The last time... I bled was for you. It was the moment that I knew you were truly on your way. Hello honest to goodness labour. I should have realized we were there, but my mind kept thinking about the few things that I had purposefully left un-done in hopes of convincing you to give mej ust a few more days. To bask in the roundness of my body and mind. Thoughts ever circling back to you. Caressing you. Reaching out with all of my senses to feel/to delve into/ to -oh what word is strong enough - to be there in that moment where we were as close as we'll ever physically be. And spiritually? It is possible we may come back and even step further, or closer, but who knows. It has taken me this long to open up and release so many of the things I thought I knew. Who knows where your journey will lead you. What your challenges, strengths, and weaknesses will be. But, oh, I do so hope that we are friends and pull in to each other like the planets in orbit. I long to be your sun or your moon. Maybe a constellation in your dreams. Soon I will crawl into bed next to your soft breathing and you will roll to me. I will offer up my breast and you will settle in for the long sleep. And I will touch you ever so gently in hopes of remembering this moment. And in the warmth of our bed, in between you and papa, by body will be eased.
post #73 of 76
ooops I posted on wrong week - ignore
post #74 of 76
The last time I rode Marshmallow Man was in the winter of 2001. It was a stormy night, and I was in the company of 5 other riders in the arena. Rain was pouring on the tin roof, and despite the muffling earth beneath us, padded thick with cedar shavings, and the fifty-year coat of dust on the barn rafters, there was a heinous platting din overhead, as if the world was having a migraine. And he hated the noise, and my irritation with being fresh from my pelvic fracture recovery. To every thunderclap I yanked him in to a tight circle, less he take off for that corner again, to bounce me to kingdom come. The other riders looked anxiously in my direction as the hail commenced, roaring into my thin veneer of confidence, so my circles tightened. Marshmellow built a heavy sweat, even in the cold of that February night in Point Reyes, not from cantering for twenty minutes, but from being restrained, of course. And we danced around like this until everyone else threw in the towel; the noise and threats became intolerable, and I had an hour's drive ahead of me in the storm. But I dismounted and undressed him, tucked the gelding into his stall and drove home with a feeling of accomplishment, never knowing on my way home in the electric midnight that I was bearing child, and wouldn't mount a horse again until...when?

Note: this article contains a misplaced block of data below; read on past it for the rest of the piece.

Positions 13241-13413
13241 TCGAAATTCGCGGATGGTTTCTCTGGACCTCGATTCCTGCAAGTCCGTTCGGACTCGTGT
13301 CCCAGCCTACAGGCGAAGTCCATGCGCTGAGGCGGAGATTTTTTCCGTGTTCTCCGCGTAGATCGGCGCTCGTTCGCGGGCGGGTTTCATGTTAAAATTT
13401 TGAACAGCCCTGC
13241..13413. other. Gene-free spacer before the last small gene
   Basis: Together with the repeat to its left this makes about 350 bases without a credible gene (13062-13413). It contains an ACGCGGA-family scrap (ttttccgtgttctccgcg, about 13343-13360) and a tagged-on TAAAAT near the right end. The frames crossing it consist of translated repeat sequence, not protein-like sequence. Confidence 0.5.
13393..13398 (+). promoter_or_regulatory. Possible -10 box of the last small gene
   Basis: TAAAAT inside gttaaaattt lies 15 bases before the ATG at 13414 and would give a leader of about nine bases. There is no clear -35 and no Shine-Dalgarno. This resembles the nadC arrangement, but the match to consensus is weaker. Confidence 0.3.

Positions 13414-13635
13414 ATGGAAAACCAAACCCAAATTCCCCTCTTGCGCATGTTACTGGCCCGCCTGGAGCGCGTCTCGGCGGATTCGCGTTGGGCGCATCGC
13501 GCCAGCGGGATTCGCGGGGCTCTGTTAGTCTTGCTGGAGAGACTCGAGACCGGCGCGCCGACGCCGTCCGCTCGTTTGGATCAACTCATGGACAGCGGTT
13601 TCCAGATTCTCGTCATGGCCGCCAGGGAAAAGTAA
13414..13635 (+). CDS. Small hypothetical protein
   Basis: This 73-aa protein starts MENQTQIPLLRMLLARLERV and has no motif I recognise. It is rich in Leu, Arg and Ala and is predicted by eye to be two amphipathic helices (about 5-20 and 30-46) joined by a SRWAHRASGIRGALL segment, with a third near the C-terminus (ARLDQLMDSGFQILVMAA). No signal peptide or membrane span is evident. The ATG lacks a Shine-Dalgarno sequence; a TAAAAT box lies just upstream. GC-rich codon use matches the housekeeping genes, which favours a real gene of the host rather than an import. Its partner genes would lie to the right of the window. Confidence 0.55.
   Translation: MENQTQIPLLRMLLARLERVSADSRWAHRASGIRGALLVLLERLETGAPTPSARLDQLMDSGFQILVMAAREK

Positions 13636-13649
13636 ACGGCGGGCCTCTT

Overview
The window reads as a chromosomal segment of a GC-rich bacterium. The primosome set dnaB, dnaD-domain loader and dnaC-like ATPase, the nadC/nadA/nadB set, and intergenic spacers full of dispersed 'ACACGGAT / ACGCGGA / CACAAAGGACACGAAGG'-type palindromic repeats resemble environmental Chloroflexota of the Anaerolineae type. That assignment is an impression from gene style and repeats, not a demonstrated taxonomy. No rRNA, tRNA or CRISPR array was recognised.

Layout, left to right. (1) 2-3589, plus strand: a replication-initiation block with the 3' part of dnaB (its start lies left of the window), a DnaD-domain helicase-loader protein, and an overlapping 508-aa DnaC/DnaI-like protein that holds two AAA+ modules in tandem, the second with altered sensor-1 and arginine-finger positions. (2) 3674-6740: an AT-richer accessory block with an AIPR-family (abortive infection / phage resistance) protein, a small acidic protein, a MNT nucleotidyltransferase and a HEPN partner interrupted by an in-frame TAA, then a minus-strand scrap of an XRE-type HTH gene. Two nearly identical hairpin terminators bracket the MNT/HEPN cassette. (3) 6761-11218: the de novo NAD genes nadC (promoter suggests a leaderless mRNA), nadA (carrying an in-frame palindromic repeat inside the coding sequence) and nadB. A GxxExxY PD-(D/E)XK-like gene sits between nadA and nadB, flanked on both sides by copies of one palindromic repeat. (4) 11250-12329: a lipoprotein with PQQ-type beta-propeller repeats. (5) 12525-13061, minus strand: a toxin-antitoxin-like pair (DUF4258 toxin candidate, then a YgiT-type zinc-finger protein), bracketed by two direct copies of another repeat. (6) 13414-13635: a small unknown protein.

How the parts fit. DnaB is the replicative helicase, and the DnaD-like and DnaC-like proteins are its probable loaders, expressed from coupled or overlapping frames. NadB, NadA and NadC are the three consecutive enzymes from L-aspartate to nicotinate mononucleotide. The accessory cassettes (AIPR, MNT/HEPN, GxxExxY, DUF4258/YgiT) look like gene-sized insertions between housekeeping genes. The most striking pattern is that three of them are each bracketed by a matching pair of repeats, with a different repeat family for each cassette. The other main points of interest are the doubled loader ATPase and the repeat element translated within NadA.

post #75 of 76
My best day of the week is Friday, when I know the calm of companionship is near and the week's chaos and tumult are winding down. I can put a lid on my week once five o'clock rolls around, confident that my husband will rescue my vagrant insecurities and exhausted body from any wreckage we've fallen victim to. I mean, it wouldn't be impossible for me to accomplish the week and weekend on my own, but there's a happy little codependence in my household that I'd be hard pressed to exchange for any amount of liberated personal responsibility; I leave all the week's spoils to him, he's happy to fall into my arms, as well, for his own relief. With two children normally run into the ground between energetic Friday morning coffee socials, frantic errands before three, and a last-minute walk to the park to cavort with other neighbors, I'm free to kick back and enjoy a movie with my hero, butter on the sofa. Kids comatose on the bed, one balled up on the right, and the other sprawled for the heavens on the left. To complete the picture, a dog atop a pile of laundry and another camouflaged, embedded in down next to the toddler, knowing full well he's stinking up my sacred ground. But it's Friday, and as this scene unfolds I'm at the end of the spiral, deeply dug into a leather sectional and half-asleep, myself.
post #76 of 76
Thread Starter 
Thank you. Please move on to Week 3!